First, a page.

Latest Issue

Pandemonium 2021  •  26 July 2021

A Conversation With Nour Al Hammouri: President of the UTS Palestinian Youth Society

Photographs by Nour Hammouri

By Sevin Pakbaz
Content Warning: Violence, discrimination, colonisation
A Conversation With Nour Al  Hammouri: President of the  UTS Palestinian Youth Society

Recently, the conflict in Palestine has been flooding our news feeds. Their tension with Israel has been an ongoing struggle and is understood as a highly complex and difficult to navigate issue. To get further clarification and amplify the voices of Palestinian people, editor Sevin Pakbaz sat down with the President of the Palestinian Youth Society at UTS, Nour Al Hammouri, and unpacked some of the recent updates around the issue.  

SP: On behalf of the whole Vertigo team, I would like to thank you for your time today and acknowledge the burden BIPOC individuals often face when it comes to sharing and educating others regarding race, ethnicity, oppression, and politics. It's a privilege to access this information and we strongly urge our readers to facilitate their own understanding, and to not expect BIPOC individuals to educate them on these matters. 

Firstly, could you introduce yourself and the the Palestinian Youth Society at UTS?

NH: My name is Nour Al Hammouri and I study Advanced Science here at UTS. The Palestinian Society started off as a cultural place for Palestinians and Arabs to connect and find each other on campus. It was about fostering a sense of belonging and sense of community. It also serves to educate people from a Palestinian background, Arab background, or from a non-Arab background to learn more about Palestine and the history behind its culture and politics. Palestinians are sick of the whole negative portrayal, that it’s just all war and brutality. So we want to try and highlight the more positive aspects of Palestine, whether it be our culture or history, or just the beauty of the land.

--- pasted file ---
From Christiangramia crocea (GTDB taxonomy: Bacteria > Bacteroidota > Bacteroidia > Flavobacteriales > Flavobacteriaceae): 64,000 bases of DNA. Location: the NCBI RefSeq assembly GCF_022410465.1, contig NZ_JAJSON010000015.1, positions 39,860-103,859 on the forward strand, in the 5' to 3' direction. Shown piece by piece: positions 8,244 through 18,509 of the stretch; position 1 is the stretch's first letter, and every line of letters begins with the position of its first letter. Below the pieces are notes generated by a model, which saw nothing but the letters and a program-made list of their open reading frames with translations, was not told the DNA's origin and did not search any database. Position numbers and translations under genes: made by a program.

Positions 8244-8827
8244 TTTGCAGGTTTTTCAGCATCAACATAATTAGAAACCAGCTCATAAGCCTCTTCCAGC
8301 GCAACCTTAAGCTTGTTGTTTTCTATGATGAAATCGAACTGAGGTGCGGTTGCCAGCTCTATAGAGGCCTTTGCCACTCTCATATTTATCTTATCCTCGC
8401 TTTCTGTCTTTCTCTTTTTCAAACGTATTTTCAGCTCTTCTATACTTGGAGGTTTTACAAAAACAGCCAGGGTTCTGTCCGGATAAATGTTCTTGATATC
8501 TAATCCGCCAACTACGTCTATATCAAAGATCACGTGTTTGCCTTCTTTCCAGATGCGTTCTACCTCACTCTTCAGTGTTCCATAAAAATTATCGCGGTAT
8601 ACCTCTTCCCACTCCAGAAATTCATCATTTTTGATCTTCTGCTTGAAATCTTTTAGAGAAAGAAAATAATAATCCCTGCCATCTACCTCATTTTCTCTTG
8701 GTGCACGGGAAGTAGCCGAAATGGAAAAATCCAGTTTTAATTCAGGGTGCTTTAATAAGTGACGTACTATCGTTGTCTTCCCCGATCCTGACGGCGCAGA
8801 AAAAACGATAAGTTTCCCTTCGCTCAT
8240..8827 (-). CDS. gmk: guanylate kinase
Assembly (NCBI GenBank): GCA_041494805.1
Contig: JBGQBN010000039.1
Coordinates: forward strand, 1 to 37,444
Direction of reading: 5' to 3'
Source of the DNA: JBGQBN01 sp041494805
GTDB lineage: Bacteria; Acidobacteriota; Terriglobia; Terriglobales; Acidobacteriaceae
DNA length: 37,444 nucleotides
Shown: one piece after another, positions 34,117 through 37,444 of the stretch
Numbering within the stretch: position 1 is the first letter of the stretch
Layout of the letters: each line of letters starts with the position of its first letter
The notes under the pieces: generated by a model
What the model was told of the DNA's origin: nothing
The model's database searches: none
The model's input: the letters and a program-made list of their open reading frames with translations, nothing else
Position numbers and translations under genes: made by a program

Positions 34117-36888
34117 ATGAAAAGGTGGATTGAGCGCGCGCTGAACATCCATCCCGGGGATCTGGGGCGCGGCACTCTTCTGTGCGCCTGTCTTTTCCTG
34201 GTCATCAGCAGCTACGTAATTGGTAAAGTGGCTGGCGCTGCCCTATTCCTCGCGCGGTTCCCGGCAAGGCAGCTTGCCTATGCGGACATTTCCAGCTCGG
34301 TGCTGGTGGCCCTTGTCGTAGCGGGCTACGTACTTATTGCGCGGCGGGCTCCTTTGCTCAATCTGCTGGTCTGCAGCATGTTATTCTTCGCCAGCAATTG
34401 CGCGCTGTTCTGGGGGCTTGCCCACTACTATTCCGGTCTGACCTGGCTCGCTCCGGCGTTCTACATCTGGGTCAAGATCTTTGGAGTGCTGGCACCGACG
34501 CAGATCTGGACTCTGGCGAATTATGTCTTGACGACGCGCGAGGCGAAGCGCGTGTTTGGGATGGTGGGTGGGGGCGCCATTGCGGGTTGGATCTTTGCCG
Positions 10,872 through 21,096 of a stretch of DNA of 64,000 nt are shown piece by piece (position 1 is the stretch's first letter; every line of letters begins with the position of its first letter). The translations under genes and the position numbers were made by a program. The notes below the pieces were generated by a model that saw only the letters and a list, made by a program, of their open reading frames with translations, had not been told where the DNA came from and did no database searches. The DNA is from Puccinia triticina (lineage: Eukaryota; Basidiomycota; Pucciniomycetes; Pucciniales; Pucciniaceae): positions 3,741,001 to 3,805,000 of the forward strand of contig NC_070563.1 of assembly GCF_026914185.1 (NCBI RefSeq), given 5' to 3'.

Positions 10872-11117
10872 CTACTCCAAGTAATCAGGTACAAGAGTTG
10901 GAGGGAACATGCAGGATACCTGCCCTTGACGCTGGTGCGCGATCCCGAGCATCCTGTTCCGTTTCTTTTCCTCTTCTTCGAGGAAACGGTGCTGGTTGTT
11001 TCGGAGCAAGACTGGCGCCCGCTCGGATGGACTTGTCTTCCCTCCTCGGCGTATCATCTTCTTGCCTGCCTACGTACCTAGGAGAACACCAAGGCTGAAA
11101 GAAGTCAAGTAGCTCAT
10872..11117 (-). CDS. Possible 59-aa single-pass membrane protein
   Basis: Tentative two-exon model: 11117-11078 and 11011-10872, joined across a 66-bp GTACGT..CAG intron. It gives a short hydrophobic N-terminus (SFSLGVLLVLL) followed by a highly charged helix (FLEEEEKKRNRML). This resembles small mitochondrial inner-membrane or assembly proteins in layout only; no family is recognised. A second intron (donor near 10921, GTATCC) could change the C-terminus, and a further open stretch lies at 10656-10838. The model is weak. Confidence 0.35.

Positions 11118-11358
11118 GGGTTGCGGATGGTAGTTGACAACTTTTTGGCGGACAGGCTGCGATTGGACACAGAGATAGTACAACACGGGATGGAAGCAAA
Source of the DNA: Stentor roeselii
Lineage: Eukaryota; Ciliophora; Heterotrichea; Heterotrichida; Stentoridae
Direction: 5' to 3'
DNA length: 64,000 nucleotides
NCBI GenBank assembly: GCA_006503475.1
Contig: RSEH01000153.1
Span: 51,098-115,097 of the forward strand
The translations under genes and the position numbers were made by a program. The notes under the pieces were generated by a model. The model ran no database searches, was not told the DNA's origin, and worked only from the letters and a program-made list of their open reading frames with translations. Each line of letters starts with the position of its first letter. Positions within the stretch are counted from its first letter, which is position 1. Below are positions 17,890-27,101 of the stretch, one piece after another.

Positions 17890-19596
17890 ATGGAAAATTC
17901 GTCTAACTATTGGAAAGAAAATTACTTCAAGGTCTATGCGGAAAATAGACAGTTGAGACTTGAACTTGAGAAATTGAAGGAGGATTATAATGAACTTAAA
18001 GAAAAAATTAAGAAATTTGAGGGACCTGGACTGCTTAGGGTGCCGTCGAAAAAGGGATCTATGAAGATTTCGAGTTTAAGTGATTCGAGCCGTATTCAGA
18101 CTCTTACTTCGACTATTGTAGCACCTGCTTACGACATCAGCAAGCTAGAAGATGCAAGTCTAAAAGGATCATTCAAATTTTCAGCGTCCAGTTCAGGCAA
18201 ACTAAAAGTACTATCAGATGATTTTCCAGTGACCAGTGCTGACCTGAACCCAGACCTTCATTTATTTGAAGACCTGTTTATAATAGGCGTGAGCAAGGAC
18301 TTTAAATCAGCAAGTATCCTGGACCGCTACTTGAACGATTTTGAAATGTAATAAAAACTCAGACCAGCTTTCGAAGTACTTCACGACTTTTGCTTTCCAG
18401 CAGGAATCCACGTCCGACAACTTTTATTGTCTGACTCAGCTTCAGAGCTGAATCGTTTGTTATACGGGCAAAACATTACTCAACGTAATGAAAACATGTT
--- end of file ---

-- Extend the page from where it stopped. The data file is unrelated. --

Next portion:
SP: What is your role and what events have you put on so far? 

NH: I'm the President and the founder. So far we’ve had a Knafeh day, where we served Knafeh and Arabic coffee to anyone who was just passing by. We sort of just struck up discussions with people that were there. The main purpose was to get the members to know each other and have a little place on campus where we can share our food and share our culture among each other. 

We’ve also had two forums; one with Students for Humanity about the Palestine and Sheikh Jarrah incident, where we explained what was going on, and explored and promoted what Palestine’s role in society is. Then we had another forum with the Ethnocultural Collective about discrimination against BIPOC people in academia and the Australian monoculture. 

In that forum, we had two First Nations people, Students for Humanity, and myself representing the Arab perspective. We spoke about what sort of things we face, like discrimination, racism on campus and in greater Australia.


SP: What kind of things came up at these forums? 

NH: There was talk about reverse racism and how it doesn't exist — you can't be racist towards someone who has no sort of disadvantages, no matter what they do. 

Then we spoke about the importance of having a safe space for diverse, ethno people [at UTS]. We discussed that there's no place [on campus] where people can go and just mingle with other students. We also spoke about the importance of continuing to be yourself as a person of color, not to shy away from it, and not to be embarrassed by your identity. 

SP: What role can students play in social activism and liberation movements?